Credit Bubble Bulletin: It’s been humorously noted that denial is not just a river in Egypt. Apparently it’s policy at the Fed as well. Doug quotes Jerome Powell directly, as the latter cites inflationary statistics and then downplays them. Powell is apparently channeling Drew Carey in Whose Line is it Anyway? where the points don’t matter. Except that the points in the Fed’s case are data points that reflect real-world developments. Opines Powell, “I think [the rising January and February CPI prints] haven’t really changed the overall story, which is that of inflation moving down gradually on a sometimes-bumpy road toward two percent. I don’t think that story has changed.” Doug reiterates a comment he made in an earlier CBB that “‘Powell is not that good at this.’ He repeatedly made what I viewed as gaffes, providing highly speculative markets pretext for believing Powell was more dovish than he actually was.” We could easily be entering the most crucial time in the American economy’s history, and we’re possibly doing it with an unsteady hand at the wheel. Be sure to read CBB each week to stay up on developments.

Hard Asset Insights: Morgan notes that, “Since November of 2023, the dominant messaging from the Federal Reserve seems to have turned decisively from ‘higher rates for longer’ to now ‘higher inflation for longer’ in an about-face only Wall Street could love.” And love it Wall Street does—with a caveat: “With another booming week in the books for stocks, however, investor sentiment extremes continue to proliferate. Caution is warranted.” Surging markets have astonishingly immense power to buoy sentiment, cause FOMO, and draw people in. This power is an emotional thing, and it’s surprisingly hard to resist, which is why Morgan provides so much factual evidence to balance the scales. When blue skies and calm winds suggest a deep-water fishing trip, it’s good to see the radar picture of a hurricane heading your way. This is the kind of thing you’ll find in HAI—a real-time big picture, including things you might not otherwise be able to see.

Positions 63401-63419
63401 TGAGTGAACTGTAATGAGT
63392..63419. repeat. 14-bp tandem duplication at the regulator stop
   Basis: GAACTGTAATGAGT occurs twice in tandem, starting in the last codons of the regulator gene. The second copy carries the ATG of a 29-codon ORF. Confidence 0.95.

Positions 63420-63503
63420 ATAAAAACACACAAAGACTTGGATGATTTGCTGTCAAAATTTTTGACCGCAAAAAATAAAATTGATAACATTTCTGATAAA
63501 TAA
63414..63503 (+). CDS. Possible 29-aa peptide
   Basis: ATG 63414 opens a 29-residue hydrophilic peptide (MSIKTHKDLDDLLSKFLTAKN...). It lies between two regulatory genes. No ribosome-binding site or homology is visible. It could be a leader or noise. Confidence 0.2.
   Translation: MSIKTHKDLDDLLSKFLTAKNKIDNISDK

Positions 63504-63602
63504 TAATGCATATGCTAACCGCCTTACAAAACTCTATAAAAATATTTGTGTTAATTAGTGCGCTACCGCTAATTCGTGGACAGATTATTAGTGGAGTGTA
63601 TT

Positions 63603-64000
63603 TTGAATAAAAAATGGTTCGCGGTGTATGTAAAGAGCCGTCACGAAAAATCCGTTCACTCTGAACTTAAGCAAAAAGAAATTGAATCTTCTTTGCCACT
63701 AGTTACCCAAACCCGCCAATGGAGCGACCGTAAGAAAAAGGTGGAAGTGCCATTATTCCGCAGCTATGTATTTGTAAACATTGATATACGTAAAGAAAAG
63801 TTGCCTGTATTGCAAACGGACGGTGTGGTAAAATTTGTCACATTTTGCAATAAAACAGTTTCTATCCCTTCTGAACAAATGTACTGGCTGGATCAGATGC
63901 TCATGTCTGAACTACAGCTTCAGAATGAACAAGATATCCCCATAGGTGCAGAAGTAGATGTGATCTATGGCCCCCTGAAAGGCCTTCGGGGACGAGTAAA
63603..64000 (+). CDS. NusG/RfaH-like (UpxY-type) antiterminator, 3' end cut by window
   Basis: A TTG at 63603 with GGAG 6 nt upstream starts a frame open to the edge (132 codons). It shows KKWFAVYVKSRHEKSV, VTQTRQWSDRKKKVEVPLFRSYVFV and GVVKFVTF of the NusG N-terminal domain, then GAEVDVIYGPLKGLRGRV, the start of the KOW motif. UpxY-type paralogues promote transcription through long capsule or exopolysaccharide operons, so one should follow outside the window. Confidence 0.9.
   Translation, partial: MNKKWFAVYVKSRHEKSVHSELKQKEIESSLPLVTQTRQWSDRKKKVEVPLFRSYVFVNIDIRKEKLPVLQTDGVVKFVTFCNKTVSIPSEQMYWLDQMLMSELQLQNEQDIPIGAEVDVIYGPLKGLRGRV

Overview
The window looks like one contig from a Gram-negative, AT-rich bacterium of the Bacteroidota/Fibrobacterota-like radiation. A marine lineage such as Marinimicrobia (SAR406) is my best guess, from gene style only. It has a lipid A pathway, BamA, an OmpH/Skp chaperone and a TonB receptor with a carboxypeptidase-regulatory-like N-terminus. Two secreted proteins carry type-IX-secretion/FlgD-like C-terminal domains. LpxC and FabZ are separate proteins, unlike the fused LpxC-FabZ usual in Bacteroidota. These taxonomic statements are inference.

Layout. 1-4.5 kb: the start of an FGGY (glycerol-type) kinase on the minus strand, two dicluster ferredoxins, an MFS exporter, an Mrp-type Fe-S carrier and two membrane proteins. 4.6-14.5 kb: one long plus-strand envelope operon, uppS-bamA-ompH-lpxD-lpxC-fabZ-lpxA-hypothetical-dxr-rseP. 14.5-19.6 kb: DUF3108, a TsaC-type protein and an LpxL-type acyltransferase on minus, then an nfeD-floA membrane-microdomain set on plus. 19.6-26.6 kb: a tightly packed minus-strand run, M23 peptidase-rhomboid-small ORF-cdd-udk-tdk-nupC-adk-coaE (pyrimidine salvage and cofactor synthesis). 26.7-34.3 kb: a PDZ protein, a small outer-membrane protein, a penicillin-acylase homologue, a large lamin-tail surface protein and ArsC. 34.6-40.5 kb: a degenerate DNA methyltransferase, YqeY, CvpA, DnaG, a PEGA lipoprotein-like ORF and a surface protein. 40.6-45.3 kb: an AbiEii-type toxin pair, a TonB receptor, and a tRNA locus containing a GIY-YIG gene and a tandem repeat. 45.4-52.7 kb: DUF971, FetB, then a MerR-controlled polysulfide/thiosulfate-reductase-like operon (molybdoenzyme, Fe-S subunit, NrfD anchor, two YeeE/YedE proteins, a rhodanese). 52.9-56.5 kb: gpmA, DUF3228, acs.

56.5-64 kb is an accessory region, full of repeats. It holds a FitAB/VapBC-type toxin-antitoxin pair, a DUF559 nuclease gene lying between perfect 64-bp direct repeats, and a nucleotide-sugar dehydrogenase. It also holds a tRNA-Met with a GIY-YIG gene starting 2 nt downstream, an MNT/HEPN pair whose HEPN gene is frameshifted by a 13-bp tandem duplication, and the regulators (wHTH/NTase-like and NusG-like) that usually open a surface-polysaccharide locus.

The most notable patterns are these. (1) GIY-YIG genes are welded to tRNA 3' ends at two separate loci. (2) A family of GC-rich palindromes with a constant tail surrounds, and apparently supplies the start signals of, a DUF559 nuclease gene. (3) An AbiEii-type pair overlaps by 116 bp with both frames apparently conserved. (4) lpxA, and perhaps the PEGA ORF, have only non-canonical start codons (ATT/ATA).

Golden Rule Radio: Rob is notable this week for a view that is contrary to the contrarian line. That sentence is almost Fedspeak, but it describes an understanding that the Fed is talking dovish, remaining hawkish, and therefore effectively holding at bay both runaway inflation and impending recession. Rob deems the performance laudable, and therefore parts company with his esteemed colleagues this week—though Miles agrees with him and Tory does not dispute the point. Is this a rogue group within the MFG? Well, Rob notes that the Fed has significantly reduced its balance sheet and increased the interest rate to fight inflation, so he likes the fact that the Fed has not yet reversed itself on these matters, even as it talks a dovish game. Still, there is enormous stress within the system, and the hosts pivot to talk about the bad news. They discuss the pressure on banks that has them shuttering branches by the score. Tory notes $400 billion that the Fed has to inject into the financial system before the election, which might not increase the Fed’s balance sheet, but is certainly inflationary. Miles then takes a look at gold in the wake of the Fed’s recent actions, and notes differences in the aftermath of the recent high in the gold price compared with what happened after the December 2023 high. His conclusions are extremely meaningful for anyone interested in gold.